We have to say we weren’t too impressed by Apple dragging other handset manufacturers into their press conference yesterday – the issue was about the iPhone 4 dropping calls, not the performance of their competitors’ phones – and both Nokia and RIM have responded angrily.
RIM co-CEOs Mike Lazaridis and Jim Balsillie were mightily displeased to see their Blackberry Bold 9700 being used as a demonstration device to prove that the signal loss problem afflicted all manufacturers.
Describing Apple’s situation as a “self-made debacle” the two let rip in no uncertain fashion:
“Apple’s attempt to draw RIM into Apple’s self-made debacle is unacceptable. Apple’s claims about RIM products appear to be deliberate attempts to distort the public’s understanding of an antenna design issue and to deflect attention from Apple’s difficult situation. RIM is a global leader in antenna design and has been successfully designing industry-leading wireless data products with efficient and effective radio performance for over 20 years.
During that time, RIM has avoided designs like the one Apple used in the iPhone 4 and instead has used innovative designs which reduce the risk for dropped calls, especially in areas of lower coverage. One thing is for certain, RIM’s customers don’t need to use a case for their BlackBerry smartphone to maintain proper connectivity. Apple clearly made certain design decisions and it should take responsibility for these decisions rather than trying to draw RIM and others into a situation that relates specifically to Apple.”
Nokia were equally unchuffed, unleashing the following statement after Apple’s conference.
“Antenna design is a complex subject and has been a core competence at Nokia for decades, across hundreds of phone models. Nokia was the pioneer in internal antennas; the Nokia 8810, launched in 1998, was the first commercial phone with this feature.
Nokia has invested thousands of man hours in studying human behavior, including how people hold their phones for calls, music playing, web browsing and so on. As you would expect from a company focused on connecting people, we prioritize antenna performance over physical design if they are ever in conflict.
In general, antenna performance of a mobile device/phone may be affected with a tight grip, depending on how the device is held. That’s why Nokia designs our phones to ensure acceptable performance in all real life cases, for example when the phone is held in either hand. Nokia has invested thousands of man hours in studying how people hold their phones and allows for this in designs, for example by having antennas both at the top and bottom of the phone and by careful selection of materials and their use in the mechanical design.”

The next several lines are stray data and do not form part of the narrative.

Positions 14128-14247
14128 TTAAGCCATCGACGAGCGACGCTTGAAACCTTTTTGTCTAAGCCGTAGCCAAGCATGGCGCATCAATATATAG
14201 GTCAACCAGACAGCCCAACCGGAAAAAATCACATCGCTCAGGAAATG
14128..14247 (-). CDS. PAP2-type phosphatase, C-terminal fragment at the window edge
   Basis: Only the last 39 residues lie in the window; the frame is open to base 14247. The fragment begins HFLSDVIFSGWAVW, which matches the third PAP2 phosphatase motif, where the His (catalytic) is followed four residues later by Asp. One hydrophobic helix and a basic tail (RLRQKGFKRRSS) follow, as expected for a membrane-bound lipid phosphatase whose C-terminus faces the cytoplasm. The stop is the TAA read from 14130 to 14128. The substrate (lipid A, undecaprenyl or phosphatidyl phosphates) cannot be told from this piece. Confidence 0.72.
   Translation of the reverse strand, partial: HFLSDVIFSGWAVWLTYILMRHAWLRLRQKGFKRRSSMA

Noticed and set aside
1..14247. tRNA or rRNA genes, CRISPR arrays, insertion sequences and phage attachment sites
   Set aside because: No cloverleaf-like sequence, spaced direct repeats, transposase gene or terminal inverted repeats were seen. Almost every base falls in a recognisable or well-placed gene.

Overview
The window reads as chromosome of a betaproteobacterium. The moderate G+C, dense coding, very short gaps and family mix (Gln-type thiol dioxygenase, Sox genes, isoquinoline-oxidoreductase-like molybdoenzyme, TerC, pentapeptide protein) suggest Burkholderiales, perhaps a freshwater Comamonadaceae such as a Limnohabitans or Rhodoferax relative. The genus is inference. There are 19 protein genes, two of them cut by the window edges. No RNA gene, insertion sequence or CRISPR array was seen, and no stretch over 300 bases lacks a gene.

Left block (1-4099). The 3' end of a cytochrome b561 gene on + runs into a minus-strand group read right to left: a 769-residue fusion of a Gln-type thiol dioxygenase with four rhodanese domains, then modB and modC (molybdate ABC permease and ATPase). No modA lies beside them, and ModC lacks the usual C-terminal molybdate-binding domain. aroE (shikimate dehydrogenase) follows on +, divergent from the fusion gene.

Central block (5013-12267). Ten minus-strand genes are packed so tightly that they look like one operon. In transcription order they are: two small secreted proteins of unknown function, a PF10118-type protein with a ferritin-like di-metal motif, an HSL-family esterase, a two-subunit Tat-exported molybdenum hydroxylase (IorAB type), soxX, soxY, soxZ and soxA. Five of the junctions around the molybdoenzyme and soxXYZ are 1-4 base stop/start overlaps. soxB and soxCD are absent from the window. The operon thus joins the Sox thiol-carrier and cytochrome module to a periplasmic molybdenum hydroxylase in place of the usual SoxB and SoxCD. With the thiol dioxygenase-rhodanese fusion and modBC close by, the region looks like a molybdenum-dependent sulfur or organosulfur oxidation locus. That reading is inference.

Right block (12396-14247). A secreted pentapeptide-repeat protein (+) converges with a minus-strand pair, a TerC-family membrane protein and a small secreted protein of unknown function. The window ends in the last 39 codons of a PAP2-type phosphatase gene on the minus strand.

We still remain pretty unimpressed with Apple’s behaviour over this whole ‘Antennagate’ debacle.
They’ve gone from outright denial to blaming the customer for ‘holding it wrong’ to attacking other manufacturers while the bottom line remains: the iPhone 4 drops more calls than its 3GS predecessor and needs a bit of plastic around it to make it work reliably for all users – and no amount of slagging off other handsets will alter that uncomfortable fact.
Apple’s press conference was a strange mix of finger pointing, random sales figures and statistics and–surprise!–some actual accountability and solutions for the iPhone 4’s antenna woes…
After a long-winded spiel about the universal antenna problem within the cell phone industry, the iPhone 4’s successful sales records, and the low number of antenna-related AppleCare complaints, it felt like “Antennagate” was something dreamed up by the press. I wish all of the dropped calls I’ve experienced were just a dream. And you can be certain that the personal iPhone 4 hell my colleague Melissa Perenson experienced with her three units (she’s on her fourth handset now) was not just a figment of her imagination.